Reasonable observations

  • Bitcoin investors stuck it to the man and the big government by getting approval…from the man and the big government.
  • I’m boycotting the Maldives. The fact that I can’t afford it has no bearing on my decision. I’m a patriot first, poor second.
  • Bangalore traffic police pass a new rule: the minimum distance between vehicles in traffic signals is 1 cm.
  • John Maynard Keynes famously said, “The government should pay people to dig holes in the ground and then fill them up.” He was saying this was a way for the government to create jobs and reduce unemployment. The Bruhat Bengaluru Mahanagara Palike (BBMP) digs up good roads because it’s Keynesian.
  • People in Silk Board honk like they’re in a rush to save dying people so that they can engage in road rage at 6 kmph.
  • If you don’t read books to show off that you are reading a book and post tweets about it, what’s the fucking point of reading a book?

The fact that we only have so little time on this earth but so many books to read is a regret that is shared by many. The size of your unread book pile is proportional to the intensity of your regret, and if it’s not true for you, it certainly is for me. With each passing year, I feel a deep regret that I haven’t read a lot. But then I quickly realize that it’s a pointless thought and immediately open Netflix to catch up on The Trailer Park Boys 😜

This week, I heard a podcast episode with Timothy Denevi on Ryan Holiday’s podcast. Timothy Denevi is an Associate Professor who teaches writing at George Mason University and is also the author of Freak Kingdom: Hunter S. Thompson’s Manic Ten-Year Crusade Against American Fascism. Ryan Holiday probably needs no introduction; he is the man who has single-handedly made stoicism cool again. I’ve never read one of his books, but I bought The Daily Stoic to see what the fuss is all about. I’m not ashamed to admit that the book has become a victim of my tsundoku, sitting unmolested in my book cupboard below ‘The Story of Philosophy,’ another book I’ve left unread. I subscribe to his podcast because many of the guests are experts on things I’m interested in. As an aside, Ryan Holiday seems to be somewhat of a polarizing figure among fans of stoicism.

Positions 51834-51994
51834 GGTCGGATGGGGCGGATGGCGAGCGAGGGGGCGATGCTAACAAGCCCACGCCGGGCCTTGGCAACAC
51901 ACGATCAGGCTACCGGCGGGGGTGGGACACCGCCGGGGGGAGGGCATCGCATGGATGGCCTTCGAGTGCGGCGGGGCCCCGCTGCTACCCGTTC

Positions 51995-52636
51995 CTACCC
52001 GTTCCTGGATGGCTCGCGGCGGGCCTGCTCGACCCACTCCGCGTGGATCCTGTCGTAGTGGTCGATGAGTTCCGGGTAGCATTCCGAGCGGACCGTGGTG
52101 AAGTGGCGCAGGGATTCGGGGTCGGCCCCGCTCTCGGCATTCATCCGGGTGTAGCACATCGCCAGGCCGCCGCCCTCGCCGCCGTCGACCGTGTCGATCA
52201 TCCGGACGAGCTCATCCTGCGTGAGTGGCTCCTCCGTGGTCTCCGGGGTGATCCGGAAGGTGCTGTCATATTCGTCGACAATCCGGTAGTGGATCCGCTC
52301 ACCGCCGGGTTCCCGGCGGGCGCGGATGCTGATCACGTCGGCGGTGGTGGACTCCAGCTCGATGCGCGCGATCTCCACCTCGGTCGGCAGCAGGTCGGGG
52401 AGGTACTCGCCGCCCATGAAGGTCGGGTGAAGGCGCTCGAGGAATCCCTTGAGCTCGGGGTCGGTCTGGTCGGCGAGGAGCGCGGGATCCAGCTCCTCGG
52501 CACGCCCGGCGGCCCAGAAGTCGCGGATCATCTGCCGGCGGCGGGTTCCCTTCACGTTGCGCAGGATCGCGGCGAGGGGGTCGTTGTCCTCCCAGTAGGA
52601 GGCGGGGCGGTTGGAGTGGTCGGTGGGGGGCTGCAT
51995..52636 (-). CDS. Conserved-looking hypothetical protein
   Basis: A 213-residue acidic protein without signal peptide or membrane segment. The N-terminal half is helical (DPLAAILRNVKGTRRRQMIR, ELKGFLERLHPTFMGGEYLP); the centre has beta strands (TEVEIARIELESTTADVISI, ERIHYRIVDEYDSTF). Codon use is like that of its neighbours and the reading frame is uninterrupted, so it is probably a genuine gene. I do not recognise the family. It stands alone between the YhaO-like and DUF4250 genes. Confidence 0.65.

Ryan’s podcast was the subject of a previous post as well.

A few reasonable observations Before we get to our regular programming, here are a few things on my mind: If you are looking to build a career, the real money is not building the actual career but teaching people how to. From trading to self-help, the total addressable market (TAM) for trainers that can teach wannabe

Listening to this episode was a bittersweet experience. On the one hand, it was packed with insights. On the other hand, it supercharged my regrets and insecurities about how few books I’ve read and how many more I yearn to, especially the classics. A good part of the conversation in the first 40 minutes is about legendary writers that I am at least familiar with but haven’t read, like Joan Didion, Hunter Thompson, and Charles Bukowski, and legends unknown to me, like John Fante, Ambrose Bierce, Joseph Conrad, and William Saroyan.